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Despite a stricter immigration regime under United States of America president Donald Trump, the fall of 2017 has seen India post the largest growth in a number of students being sent to the US for studies. As per the Fall 2017 International Student Enrollment Hot Topics Survey by Institute of International Education (IIE) in cooperation with other US-based educational bodies, as against a 6.8 per cent growth by China, India was up by 12.3 per cent. "For the third year in a row, the largest growth was in the number of students from India, primarily at the graduate level and in optional practical training (OPT). China remains the top sending country, with almost twice the number of students in the US as India, but India's rate of growth outpaced China's," the national survey of US higher education institutions stated. As per the survey, students from the top two countries of origin-China and India-now represent approximately 50 per cent of the total enrollment of international students in the United States. China remains the top sending country, with almost twice the number of students in the US as India. While China saw a number of students going to the US grow from 328,547 in 2015-16 to 350,755 in 2016-17 or 32.5 per cent of all international students in the US, India grew from 165,918 to 186,267 or 17.3 per cent for the said period. However, visa application process issues or visa delays/denials have raised concerns about the drop in new enrollment for Fall 2017. In particular, several institutions specifically commented about experiencing difficulties with visa denials for Indian students. The survey's respondents listed visa application process issues or visa delays/denials as the top reason for Fall 2017 drops in new enrollment. In fact, Percentage of institutions citing this issue grew from 33.8 per cent in Fall 2016 to 68.4 per cent in Fall 2017. "In particular, several institutions specifically commented about experiencing difficulties with visa denials for Indian students.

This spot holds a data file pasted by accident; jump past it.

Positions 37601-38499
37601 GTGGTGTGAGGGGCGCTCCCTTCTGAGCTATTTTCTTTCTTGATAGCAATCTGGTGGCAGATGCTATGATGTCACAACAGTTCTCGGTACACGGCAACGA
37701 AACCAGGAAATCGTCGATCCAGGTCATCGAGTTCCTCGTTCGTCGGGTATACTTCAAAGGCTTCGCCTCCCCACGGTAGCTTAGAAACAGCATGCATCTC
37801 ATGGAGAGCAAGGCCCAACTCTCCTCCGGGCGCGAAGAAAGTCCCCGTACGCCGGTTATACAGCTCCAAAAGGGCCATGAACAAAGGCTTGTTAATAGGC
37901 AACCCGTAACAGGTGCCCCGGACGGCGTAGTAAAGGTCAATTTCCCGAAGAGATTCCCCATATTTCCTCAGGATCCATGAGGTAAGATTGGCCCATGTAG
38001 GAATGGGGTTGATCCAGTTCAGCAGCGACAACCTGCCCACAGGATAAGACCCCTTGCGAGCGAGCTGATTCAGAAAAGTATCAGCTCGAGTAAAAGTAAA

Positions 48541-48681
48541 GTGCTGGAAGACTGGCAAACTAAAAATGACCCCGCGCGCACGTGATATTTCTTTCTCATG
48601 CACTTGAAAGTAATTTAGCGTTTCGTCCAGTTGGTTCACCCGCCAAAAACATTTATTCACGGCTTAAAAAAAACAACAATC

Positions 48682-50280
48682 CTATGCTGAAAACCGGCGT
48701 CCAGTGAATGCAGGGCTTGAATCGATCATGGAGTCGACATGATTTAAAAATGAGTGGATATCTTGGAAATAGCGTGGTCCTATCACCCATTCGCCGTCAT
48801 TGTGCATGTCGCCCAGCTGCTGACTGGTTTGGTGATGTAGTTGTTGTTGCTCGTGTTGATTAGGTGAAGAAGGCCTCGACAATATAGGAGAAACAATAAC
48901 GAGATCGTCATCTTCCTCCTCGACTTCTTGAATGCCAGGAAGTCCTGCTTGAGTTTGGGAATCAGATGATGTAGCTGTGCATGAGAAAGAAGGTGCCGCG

The issue of visa delays or denials as a factor in declining new enrollments most significantly impacted Master's colleges and universities (82.0 per cent) and community colleges (72.0 per cent). Similarly, a significantly higher proportion of survey respondents note potential problems at the port of entry, from 4.6 per cent in Fall 2016 up to 31.6 per cent in 2017," the survey reported. Apart from students from China and India to the US growing by 6.8 per cent and 12.3 per cent, Vietnamese students increased by 4.8 per cent. Apparently, with concerns about maintaining or increasing enrollments from the West Asia and North Africa and Asia, institutions are increasingly focusing recruitment on specific countries, particularly in China, India, and Vietnam. Concerns, however, have risen about recruitment for Fall 2018, particularly from the West Asia and North Africa and Asia. "Institutions express the most concern about recruiting students from the Middle East and North Africa (75.9 per cent) likely due to changes in the eligibility requirements of the Saudi Arabian government's scholarship program and potential concerns about travel restrictions to the United States," as per the survey. Institutions also report elevated concerns about recruiting international students from Asia (excluding China and India) (72.3 per cent), China (70.9 per cent), and India (67.8 per cent). With two-thirds of all international students in the US from Asia, apprehensions are likely related to the fact that any shifts in student interest would significantly impact overall enrollment. Meanwhile, institutions cite continuing to prioritise international student outreach and recruitment in Asia, particularly China (67.1 per cent), Vietnam (50.7 per cent), and India (47.7 per cent). Source: Fall 2017 International Student Enrollment Hot Topics Survey by Institute of International Education (IIE)